Skip to main content
Intellect

BYU wins second straight top industrial design student award

A national award granted to a Brigham Young University design student represents a two-year winning streak for BYU's industrial design program.

Each year, the Industrial Designers Society of America (IDSA) honors the top two undergraduates in the field. This year Ke "Nico" Li, of Guangzhou, China, received one of the two 2008 IDSA undergraduate scholarships.

BYU's Spencer Nugent received the same award last year.

"Clearly, the work from BYU has been seen as exemplary, and that says something good for the program," said Larry Hoffer, IDSA's deputy executive director and COO. "They were chosen from undergraduate design students from across the country. They were the best of the best."

Paul Skaggs, a BYU industrial design professor, agrees that recently BYU's design program has become more recognized.

"We have more internship offers than students to fill them and 90 percent of graduates are going to the most prestigious consulting firms and Fortune 500 companies," Skaggs said. "We were really happy when Spencer won it, and now Nico."

Li's design portfolio included a futuristic Ultra-Mobile Personal Computer with an integrated fingerprint reader. He also incorporated twists on everyday objects, such as a food-functional checkerboard made for parties, and household clothes hangers that double as tissue-box holders, flower vases or lamps.

"Design can make our lives better; designs can make progress," said Li. "BYU definitely has given me a starting-off point with a different perspective of thinking. BYU offers a well-rounded skill set compared to other schools."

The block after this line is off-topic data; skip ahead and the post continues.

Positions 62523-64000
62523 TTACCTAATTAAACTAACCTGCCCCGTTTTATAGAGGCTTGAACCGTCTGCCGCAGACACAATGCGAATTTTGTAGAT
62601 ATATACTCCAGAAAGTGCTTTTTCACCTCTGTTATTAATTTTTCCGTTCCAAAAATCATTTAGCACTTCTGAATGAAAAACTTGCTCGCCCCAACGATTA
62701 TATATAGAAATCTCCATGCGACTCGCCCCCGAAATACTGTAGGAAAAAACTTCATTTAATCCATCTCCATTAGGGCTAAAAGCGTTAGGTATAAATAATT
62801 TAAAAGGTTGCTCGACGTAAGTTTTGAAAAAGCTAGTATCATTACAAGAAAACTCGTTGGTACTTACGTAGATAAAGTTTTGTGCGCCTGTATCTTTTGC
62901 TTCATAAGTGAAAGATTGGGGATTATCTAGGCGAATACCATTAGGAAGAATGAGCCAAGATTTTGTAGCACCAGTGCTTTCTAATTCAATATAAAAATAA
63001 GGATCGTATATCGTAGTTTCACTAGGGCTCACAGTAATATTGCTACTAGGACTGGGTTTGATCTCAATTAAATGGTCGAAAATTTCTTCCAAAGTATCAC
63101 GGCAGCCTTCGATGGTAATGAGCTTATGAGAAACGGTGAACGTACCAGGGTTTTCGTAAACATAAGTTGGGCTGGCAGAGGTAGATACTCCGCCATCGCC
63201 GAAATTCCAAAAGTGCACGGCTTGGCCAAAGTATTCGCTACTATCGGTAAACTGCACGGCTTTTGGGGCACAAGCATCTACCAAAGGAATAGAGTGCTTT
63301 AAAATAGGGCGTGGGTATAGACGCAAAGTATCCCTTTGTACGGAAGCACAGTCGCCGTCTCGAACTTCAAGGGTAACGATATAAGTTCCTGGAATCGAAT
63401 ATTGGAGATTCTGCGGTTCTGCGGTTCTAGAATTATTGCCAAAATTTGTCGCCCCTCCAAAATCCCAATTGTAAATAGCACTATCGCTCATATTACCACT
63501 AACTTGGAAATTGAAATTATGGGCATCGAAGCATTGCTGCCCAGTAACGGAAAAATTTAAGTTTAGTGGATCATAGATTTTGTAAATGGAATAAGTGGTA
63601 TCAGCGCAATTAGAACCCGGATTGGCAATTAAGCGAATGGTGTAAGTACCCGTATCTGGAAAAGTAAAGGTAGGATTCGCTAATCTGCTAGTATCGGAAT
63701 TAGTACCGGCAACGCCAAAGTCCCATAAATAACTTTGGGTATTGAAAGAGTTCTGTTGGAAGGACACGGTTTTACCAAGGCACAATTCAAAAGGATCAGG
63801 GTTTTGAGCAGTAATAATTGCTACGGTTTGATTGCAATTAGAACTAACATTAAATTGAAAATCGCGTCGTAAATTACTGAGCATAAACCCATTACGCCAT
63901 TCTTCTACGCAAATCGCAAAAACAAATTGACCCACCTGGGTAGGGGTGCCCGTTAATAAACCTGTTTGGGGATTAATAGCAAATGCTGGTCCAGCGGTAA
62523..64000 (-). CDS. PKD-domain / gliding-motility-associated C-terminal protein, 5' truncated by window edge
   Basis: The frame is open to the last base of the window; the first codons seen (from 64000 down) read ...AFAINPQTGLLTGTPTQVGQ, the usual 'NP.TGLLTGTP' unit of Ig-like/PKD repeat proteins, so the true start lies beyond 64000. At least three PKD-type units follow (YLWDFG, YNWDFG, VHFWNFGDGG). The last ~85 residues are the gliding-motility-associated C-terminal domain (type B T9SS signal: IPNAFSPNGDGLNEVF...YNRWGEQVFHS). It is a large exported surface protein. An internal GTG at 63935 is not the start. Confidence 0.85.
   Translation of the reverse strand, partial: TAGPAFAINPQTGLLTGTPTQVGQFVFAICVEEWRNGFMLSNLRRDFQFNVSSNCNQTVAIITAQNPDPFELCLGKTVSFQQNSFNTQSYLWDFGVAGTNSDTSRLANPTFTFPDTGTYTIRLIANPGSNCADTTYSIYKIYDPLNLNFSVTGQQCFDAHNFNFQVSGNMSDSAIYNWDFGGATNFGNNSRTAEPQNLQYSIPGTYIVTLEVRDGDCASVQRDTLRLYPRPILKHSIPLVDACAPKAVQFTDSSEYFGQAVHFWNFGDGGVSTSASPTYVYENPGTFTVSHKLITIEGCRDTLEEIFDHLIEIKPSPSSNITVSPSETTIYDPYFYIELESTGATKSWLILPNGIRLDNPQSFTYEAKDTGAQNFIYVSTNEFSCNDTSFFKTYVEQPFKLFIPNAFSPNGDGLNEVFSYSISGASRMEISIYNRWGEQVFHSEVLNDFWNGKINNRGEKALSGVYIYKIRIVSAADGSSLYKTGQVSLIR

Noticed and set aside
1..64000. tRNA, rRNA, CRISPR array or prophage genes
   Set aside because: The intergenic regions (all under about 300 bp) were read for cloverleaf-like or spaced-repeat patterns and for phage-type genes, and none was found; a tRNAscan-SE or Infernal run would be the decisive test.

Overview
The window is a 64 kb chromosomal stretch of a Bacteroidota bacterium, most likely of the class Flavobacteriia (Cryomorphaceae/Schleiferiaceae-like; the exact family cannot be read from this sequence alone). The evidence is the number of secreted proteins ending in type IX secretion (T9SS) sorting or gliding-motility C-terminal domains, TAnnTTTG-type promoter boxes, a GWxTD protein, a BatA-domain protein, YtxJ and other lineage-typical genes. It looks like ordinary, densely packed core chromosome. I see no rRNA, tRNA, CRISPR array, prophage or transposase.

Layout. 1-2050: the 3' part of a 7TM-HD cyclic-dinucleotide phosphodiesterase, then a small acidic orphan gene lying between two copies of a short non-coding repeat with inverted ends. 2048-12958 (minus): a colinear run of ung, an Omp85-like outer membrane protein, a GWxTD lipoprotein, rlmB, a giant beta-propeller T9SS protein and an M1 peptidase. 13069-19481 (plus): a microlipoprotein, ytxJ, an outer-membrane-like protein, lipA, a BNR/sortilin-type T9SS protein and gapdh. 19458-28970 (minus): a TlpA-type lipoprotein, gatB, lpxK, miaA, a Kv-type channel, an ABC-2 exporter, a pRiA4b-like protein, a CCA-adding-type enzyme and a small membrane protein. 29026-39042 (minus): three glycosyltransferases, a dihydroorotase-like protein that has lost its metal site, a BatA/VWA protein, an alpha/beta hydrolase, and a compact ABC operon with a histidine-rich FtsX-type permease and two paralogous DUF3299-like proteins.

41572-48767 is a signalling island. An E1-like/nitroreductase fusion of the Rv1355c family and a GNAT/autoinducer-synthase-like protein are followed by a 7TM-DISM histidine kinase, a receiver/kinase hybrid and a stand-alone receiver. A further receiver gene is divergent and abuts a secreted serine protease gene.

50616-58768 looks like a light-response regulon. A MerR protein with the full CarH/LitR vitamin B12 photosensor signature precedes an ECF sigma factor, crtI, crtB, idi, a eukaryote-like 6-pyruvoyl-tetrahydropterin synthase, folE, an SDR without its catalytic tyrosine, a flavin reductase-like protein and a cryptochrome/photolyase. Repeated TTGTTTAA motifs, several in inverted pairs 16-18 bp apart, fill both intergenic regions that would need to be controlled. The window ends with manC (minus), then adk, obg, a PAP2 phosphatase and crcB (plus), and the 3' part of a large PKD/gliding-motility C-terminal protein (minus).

Writer: Crystalee Webb

Related Articles
data-content-type="article"
July 28, 2021
A team of BYU biologists has been tracking dragonflies around the world, from Vietnam to the islands of Vanuatu. Their goal is to piece together the first-ever phylogenic tree of all 6,300 known species and their ancestors.
overrideBackgroundColorOrImage= overrideTextColor= overrideTextAlignment= overrideCardHideSection=false overrideCardHideByline=false overrideCardHideDescription=false overridebuttonBgColor= overrideButtonText= overrideTextAlignment=
data-content-type="article"
July 27, 2021
Amy Jensen, associate dean of the College of Fine Arts and Communications, delivered Tuesday’s forum address. She spoke on why our bodies matter in today’s digital world. More specifically, she explained that being more intentional about how we use and where we place our bodies can help us grow and cultivate a deeper understanding of others.
overrideBackgroundColorOrImage= overrideTextColor= overrideTextAlignment= overrideCardHideSection=false overrideCardHideByline=false overrideCardHideDescription=false overridebuttonBgColor= overrideButtonText= overrideTextAlignment=
data-content-type="article"
July 25, 2021
New research finds that children who engaged with princess culture were more likely to hold progressive views about women and subscribe less to attitudes of toxic masculinity.
overrideBackgroundColorOrImage= overrideTextColor= overrideTextAlignment= overrideCardHideSection=false overrideCardHideByline=false overrideCardHideDescription=false overridebuttonBgColor= overrideButtonText= overrideTextAlignment=
overrideBackgroundColorOrImage= overrideTextColor= overrideTextAlignment= overrideCardHideSection=false overrideCardHideByline=false overrideCardHideDescription=false overridebuttonBgColor= overrideButtonText=